Allegations verging on accusations of vote-rigging, a TV pull-out and some raised eyebrows at the choice of who has and has not been nominated have left the Oliviers reeling. The Oliviers’ voting process has always seemed somewhat opaque. Committees are formed consisting of members of the public and theatre professionals. They nominate their long-lists and the members of SOLT (Society of London Theatres) vote, returning a short-list of nominations. But there have been whispers of big-cat SOLT members with vested interests pushing their own shows onto short-lists even though they may not have been on the long lists. It is, it seems, a bit of a murky process. Members of the voting committees have been speaking out against the procedures to the press, and the ceremony’s organizers have vigorously denied that anything is amiss. The organizers point out that the Oscars are voted on by Academy members, many of whom have vested interests in the films in contention.
The Oliviers are also fighting for their prestige. This year is the first in memory that BBC television will not broadcast the event — not even in highlights form, as has been the recent habit. And — also a departure from recent years — the awards will be given out at an expensive black-tie dinner in a top London hotel. This means that fewer people can attend than previously, when the whole thing happened at a theatre (the vast Lyceum last year). That includes fewer press seats, which may mean less coverage.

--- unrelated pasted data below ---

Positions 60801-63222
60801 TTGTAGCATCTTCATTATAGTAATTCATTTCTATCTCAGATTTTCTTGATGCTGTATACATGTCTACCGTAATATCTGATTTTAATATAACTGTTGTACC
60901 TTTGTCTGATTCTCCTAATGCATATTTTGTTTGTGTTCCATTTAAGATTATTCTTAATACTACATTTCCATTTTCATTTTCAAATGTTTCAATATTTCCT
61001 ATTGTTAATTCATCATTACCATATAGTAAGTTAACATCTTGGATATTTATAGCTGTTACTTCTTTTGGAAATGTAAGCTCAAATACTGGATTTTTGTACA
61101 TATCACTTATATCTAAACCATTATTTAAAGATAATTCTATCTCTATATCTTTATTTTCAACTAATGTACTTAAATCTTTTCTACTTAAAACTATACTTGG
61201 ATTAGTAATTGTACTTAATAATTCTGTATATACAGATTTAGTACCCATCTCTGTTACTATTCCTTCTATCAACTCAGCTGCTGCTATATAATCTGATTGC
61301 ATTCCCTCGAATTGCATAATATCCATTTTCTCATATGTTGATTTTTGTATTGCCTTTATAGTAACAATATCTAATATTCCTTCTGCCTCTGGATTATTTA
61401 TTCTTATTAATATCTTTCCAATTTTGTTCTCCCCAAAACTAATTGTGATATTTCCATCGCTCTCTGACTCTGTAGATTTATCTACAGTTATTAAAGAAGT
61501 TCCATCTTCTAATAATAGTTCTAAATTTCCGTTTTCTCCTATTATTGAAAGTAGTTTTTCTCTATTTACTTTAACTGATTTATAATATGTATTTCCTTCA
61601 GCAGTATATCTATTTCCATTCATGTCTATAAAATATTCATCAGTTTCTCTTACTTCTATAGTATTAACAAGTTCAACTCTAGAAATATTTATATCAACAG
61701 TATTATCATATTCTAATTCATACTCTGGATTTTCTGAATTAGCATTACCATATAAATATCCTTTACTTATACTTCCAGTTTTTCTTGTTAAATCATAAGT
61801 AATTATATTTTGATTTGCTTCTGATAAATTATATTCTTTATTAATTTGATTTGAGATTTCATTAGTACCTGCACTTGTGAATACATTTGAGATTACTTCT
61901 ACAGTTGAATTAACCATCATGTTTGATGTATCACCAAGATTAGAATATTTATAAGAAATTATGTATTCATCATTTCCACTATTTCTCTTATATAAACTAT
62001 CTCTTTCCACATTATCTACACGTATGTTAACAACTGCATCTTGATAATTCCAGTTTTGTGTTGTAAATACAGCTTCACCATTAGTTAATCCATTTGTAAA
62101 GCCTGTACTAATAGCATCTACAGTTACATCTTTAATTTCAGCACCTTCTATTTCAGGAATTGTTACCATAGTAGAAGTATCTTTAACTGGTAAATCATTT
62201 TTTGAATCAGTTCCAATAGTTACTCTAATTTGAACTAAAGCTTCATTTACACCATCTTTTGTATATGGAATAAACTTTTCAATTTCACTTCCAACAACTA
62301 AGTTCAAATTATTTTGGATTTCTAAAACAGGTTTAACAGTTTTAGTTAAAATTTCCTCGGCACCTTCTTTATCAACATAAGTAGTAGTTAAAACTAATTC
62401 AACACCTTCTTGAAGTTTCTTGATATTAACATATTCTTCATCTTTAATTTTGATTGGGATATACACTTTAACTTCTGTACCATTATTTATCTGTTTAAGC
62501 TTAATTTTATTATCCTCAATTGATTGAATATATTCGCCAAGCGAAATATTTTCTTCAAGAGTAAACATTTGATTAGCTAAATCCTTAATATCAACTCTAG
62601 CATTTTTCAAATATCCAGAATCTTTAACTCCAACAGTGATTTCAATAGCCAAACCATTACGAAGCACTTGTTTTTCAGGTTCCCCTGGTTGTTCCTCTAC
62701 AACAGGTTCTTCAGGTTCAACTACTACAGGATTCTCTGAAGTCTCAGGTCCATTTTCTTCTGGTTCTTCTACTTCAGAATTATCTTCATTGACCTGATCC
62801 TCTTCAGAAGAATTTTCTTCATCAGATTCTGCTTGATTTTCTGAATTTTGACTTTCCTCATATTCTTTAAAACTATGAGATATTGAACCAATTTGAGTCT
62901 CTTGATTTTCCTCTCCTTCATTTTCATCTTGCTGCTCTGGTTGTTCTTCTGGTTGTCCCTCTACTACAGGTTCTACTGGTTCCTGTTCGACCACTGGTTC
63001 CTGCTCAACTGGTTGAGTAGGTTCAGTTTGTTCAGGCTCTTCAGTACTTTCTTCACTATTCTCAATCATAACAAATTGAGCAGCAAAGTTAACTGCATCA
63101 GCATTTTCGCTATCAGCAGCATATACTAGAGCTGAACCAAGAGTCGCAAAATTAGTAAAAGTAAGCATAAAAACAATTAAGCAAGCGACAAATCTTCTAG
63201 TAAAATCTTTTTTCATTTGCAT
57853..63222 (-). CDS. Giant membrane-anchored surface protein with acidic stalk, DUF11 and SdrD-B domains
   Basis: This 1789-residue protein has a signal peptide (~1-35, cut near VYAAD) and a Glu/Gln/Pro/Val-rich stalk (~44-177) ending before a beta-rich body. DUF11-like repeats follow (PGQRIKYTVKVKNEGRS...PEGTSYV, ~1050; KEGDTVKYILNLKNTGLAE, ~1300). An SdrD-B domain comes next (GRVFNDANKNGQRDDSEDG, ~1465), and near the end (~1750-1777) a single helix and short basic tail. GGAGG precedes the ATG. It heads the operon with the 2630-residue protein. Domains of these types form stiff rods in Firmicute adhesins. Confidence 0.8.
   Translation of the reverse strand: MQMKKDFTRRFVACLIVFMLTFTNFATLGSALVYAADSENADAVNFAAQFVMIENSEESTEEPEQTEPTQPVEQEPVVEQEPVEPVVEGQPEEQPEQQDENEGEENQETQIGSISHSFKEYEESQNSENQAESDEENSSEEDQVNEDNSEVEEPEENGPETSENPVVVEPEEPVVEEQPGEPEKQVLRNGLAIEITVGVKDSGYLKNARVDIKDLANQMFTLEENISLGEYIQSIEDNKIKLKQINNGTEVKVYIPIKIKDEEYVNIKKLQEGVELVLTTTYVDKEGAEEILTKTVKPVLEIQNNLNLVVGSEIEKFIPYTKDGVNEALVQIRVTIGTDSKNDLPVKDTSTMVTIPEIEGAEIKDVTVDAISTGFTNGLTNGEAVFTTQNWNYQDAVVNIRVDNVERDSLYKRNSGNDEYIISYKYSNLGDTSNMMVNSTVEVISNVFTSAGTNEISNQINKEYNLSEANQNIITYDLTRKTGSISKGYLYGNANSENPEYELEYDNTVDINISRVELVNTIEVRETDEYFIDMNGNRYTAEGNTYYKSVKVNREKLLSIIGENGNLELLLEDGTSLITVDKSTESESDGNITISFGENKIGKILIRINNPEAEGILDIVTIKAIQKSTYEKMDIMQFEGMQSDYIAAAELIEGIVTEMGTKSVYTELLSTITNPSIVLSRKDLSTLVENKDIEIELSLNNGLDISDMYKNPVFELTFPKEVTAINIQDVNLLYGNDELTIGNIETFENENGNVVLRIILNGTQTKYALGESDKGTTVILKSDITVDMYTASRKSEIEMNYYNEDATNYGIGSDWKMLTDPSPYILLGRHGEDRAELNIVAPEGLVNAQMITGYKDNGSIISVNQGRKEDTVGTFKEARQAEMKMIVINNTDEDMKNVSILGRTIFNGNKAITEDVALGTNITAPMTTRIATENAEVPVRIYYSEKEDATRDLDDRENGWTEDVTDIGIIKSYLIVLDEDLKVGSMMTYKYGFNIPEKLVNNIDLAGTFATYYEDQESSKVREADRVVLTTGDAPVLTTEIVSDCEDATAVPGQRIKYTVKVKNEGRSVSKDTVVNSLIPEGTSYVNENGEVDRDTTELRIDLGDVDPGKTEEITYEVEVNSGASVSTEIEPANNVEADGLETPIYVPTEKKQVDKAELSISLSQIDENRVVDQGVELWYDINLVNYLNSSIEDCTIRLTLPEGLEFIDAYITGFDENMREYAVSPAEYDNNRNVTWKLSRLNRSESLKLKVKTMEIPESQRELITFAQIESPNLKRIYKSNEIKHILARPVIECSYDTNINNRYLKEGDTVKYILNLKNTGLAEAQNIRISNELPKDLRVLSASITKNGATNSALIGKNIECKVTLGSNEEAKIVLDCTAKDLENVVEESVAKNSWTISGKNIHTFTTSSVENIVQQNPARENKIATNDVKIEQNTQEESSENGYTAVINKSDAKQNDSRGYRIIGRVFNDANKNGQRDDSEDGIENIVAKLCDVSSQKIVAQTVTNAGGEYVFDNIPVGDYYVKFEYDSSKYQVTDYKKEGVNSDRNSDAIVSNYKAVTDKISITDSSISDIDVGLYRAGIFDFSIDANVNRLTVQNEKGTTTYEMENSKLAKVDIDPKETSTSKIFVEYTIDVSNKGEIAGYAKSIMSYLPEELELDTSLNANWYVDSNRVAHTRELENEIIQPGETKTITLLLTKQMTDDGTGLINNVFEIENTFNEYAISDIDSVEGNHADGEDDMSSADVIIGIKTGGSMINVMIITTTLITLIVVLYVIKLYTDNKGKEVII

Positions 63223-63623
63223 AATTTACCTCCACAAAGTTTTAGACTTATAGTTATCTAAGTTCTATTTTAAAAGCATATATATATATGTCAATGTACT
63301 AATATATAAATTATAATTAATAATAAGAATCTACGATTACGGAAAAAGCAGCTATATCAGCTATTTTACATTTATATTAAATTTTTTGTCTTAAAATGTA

And, the selections of nominees has been greeted with surprise by critics and some practitioners. While some favorites have been edged out — notably Eve Best, who won the Critics’ Circle Best Actress award for Mourning Becomes Electra at the National (her co-star, Helen Mirren, who is nominated, told Variety “it sucks” that Best is excluded) — three of the four directors’ nominations are for musicals.